‘Nobody ever dies wishing they had worked more.’ Now, I’m not on my death bed as I write this (at least I hope not – what a boring way to go), but ever since I received my underwhelming degree results I’ve always had a hunch this might not be right. To this hunch I can now add a little evidence. A survey conducted by Ipsos Mori for the excellent Centre for Ageing Better found that the majority of us want three things in later life: Health, Financial Security and Social Connections. What magic wand can bring all three at the same time? Work of course!
On the health front, numerous studies have demonstrated the dangers of retirement for both mental and physical health. For example, a report by the Institute of Economic Affairs, found that being retired increases the likelihood of suffering clinical depression by 40% and of suffering at least one physical ailment by 60%. You don’t need NASA-worthy evidence to suggest that work increases financial security and social connections – or at least it should do. So working more is likely to improve the quality of your later life rather than diminish it.
This may lift the spirits of those who have been dismayed by the increase in the pension age. In further good news, the economy needs older people to carry on working for more fundamental reasons than saving on pensions payment. According to the Department for Work and Pensions (DWP), by 2022 fourteen million people will have left the workforce whilst just seven million people will have joined. Unless you make some pretty heroic assumptions about robots the economy needs older people to carry on. And in even more good news, a large number of older people – but by no means all – want to work. The DWP estimates that there are currently four million over-65s looking for some sort of work but unable to find it.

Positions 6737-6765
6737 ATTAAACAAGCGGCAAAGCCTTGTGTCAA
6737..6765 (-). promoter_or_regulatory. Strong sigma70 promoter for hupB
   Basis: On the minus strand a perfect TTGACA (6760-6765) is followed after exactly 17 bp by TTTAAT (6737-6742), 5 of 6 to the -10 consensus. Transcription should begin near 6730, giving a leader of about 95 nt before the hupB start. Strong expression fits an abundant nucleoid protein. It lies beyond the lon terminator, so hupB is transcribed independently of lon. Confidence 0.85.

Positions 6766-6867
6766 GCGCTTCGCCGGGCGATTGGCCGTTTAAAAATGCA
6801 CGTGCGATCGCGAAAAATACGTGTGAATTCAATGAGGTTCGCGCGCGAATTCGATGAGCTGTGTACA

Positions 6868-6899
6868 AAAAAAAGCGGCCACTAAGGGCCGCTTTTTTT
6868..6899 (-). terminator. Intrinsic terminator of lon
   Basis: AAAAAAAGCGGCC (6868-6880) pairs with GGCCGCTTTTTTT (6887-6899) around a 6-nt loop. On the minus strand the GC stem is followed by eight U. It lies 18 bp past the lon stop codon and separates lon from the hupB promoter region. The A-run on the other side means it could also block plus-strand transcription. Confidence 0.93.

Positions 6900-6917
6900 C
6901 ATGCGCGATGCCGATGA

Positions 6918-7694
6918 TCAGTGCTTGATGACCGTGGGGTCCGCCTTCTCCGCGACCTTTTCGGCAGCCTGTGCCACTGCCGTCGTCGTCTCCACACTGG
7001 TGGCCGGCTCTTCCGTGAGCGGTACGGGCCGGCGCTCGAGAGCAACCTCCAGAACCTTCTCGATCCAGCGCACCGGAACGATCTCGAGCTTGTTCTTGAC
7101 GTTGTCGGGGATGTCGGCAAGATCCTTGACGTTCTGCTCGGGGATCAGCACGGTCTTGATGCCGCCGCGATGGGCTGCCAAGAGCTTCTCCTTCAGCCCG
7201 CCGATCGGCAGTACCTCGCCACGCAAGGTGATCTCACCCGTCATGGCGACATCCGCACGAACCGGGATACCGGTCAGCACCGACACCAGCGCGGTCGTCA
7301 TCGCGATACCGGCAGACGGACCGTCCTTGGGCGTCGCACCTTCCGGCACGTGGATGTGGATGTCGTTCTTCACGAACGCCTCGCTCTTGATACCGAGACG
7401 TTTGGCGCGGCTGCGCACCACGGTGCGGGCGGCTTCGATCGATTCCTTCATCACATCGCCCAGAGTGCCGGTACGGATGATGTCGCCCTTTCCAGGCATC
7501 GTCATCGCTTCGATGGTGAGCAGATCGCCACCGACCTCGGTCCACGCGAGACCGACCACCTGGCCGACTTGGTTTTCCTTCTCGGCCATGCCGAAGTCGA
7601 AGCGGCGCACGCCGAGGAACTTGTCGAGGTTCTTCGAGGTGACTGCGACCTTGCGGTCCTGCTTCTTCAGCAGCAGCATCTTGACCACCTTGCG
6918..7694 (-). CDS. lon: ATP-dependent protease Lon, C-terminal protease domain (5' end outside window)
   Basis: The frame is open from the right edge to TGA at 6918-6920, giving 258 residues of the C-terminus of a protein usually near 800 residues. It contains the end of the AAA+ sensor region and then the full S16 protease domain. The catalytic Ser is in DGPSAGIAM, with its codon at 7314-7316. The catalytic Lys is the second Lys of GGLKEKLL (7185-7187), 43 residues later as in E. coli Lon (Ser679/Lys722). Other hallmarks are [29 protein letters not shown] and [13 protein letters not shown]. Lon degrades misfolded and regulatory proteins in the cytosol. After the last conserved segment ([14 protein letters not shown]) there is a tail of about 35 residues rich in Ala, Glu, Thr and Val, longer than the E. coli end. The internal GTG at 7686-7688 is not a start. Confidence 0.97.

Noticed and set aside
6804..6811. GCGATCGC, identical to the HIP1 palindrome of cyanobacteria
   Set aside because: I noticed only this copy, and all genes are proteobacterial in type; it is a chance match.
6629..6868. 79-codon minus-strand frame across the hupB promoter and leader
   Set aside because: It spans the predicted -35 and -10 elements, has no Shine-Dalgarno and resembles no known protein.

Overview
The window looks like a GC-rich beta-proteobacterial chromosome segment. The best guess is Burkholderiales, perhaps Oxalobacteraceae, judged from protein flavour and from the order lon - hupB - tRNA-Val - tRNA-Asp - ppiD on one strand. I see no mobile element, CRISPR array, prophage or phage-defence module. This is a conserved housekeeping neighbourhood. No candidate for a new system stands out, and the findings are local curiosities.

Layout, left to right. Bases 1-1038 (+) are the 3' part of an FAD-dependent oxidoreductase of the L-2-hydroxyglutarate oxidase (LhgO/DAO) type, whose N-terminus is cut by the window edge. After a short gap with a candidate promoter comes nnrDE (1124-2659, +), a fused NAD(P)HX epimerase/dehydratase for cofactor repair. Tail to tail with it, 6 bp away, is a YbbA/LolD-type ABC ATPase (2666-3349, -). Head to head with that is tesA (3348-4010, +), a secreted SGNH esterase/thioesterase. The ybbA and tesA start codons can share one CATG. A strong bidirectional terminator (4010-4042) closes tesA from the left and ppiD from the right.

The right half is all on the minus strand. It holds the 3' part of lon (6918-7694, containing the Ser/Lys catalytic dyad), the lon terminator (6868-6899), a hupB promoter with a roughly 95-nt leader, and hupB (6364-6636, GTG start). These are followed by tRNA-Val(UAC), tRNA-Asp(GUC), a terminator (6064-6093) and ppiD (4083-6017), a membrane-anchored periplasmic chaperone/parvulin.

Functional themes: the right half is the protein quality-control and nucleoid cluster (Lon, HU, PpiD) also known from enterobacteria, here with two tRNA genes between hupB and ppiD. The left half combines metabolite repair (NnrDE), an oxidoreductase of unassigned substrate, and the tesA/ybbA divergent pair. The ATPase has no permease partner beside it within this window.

Amongst all this good news, there is one massive, ugly fly in the ointment. Employers are terrible at employing older people. Rates of employment past the age of 50 drop dramatically. Happy retirements play their part but so too does ageism and inflexiblity. But to finish with one final bit of good news: this is changing and it is changing not because employers want to be nice to older people but because they need their help.
Alexander Stevenson is the founder of Blume which finds flexible work for older people – www.blume.life